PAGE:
Care and handling of walnuts
Our editors met with representatives from the California Walnut Board, who offered some interesting facts about walnuts. There are many health benefits. The American Heart Association certifies walnuts as a heart-healthy food, helping to lower LDL, or "bad", cholesterol by as much as 16 percent. Other health advantages include reduced inflammation and blood pressure.
Choosing the right kind of walnut affects taste. Black walnuts have a bolder, more acidic flavor. You can identify them by the thicker shells and the stain they leave on your hands. You'll likely find these walnut trees in backyard groves across the Eastern and Central U.S. English walnuts, which are also known as Persian walnuts, are more mild. The shells are thinner and easier to crack. English walnuts are the more commercial, common variety sold in stores. California grows 99 percent of the country's supply of these walnuts.
- Available in bags or bulk
- Most readily available during the fall and winter months
- Crack them right before they're going to be used
- Available in bags or bulk
- Sold as halves, halves and pieces, and pieces and chopped, among other forms Fresh walnuts taste and smell sweet and mildly nutty.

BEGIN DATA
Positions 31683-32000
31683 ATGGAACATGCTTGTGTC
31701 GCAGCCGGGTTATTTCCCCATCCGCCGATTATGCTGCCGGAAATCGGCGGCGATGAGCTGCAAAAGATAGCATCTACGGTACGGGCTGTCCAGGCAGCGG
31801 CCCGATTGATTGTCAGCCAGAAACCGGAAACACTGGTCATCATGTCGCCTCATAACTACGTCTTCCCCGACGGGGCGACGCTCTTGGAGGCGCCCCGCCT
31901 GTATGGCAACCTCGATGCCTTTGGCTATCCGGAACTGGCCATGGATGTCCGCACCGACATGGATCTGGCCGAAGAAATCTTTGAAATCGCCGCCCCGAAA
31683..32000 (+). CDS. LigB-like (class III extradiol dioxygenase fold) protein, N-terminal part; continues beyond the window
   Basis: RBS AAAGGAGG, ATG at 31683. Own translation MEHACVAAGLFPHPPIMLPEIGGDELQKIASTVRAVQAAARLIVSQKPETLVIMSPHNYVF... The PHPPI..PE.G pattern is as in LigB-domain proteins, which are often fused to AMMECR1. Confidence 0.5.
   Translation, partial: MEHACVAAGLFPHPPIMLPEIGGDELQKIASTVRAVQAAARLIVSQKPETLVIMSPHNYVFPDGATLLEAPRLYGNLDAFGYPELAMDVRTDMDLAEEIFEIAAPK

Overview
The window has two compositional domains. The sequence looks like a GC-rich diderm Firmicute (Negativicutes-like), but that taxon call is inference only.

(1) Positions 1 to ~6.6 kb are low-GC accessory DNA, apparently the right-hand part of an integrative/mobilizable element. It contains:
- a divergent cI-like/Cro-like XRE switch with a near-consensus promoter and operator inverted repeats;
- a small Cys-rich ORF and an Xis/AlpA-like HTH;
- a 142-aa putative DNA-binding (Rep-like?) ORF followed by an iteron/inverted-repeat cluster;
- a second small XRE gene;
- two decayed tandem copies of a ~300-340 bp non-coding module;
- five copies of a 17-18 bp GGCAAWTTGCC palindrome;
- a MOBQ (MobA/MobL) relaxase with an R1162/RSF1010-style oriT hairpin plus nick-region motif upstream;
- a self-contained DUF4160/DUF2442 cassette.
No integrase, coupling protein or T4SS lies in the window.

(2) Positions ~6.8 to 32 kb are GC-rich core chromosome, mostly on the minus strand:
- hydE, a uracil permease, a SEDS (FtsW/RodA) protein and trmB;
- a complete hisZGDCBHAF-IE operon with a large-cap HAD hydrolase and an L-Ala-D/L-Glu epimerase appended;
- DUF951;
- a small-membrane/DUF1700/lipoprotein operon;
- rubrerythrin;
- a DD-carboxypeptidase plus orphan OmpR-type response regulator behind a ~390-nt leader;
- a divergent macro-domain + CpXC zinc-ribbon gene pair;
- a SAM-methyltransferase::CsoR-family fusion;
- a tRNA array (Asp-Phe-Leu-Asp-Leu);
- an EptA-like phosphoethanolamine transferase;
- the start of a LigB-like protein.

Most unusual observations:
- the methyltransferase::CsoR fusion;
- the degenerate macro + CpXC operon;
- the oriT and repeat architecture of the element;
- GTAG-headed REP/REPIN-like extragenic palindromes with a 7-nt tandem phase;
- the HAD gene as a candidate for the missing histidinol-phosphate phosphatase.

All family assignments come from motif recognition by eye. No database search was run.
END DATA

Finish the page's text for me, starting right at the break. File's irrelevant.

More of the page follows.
When walnuts are harvested, handlers keep them in cool, dry storage until they are shipped to retail stores.
Store shelled walnuts in a sealed container in a cool place, with low moisture and away from sunlight. Refrigerator storage is good, but if you have larger quantities, freezer storage is best. Walnuts from opened packages keep well for up to six months when they are cold (refrigerator) stored in sealed containers. When kept in the freezer, walnuts are good to eat up to a year.
If you are going to use the walnuts right away, place them in your refrigerator or in a cool, dry pantry. If you will be storing them for a month or longer, store walnuts in your freezer.
California walnuts are delicious eaten out-of-hand without any kind of cooking, preparation, or seasoning. Many people find that toasting can enhance the sweet, nutty flavor.
- Bake walnuts on a cookie sheet, in a single layer, at 350-degrees F for 8- to 10- minutes, checking frequently.
- Microwave walnuts in a single layer on a microwave-safe plate on medium-high for 5- to 6-minutes, stirring every 2 minutes.
- Cook walnuts in a skillet at medium-high heat for 3- to 5-minutes, stirring frequently.
- Regardless of method, walnuts can be toasted dry or with a dash of oil.
- Add shelled walnuts to a pot of boiling water, remove the pot from the heat and let stand for 2 minutes, then drain.
For more information about walnuts, and tasty recipes, visit the California Walnut Board.
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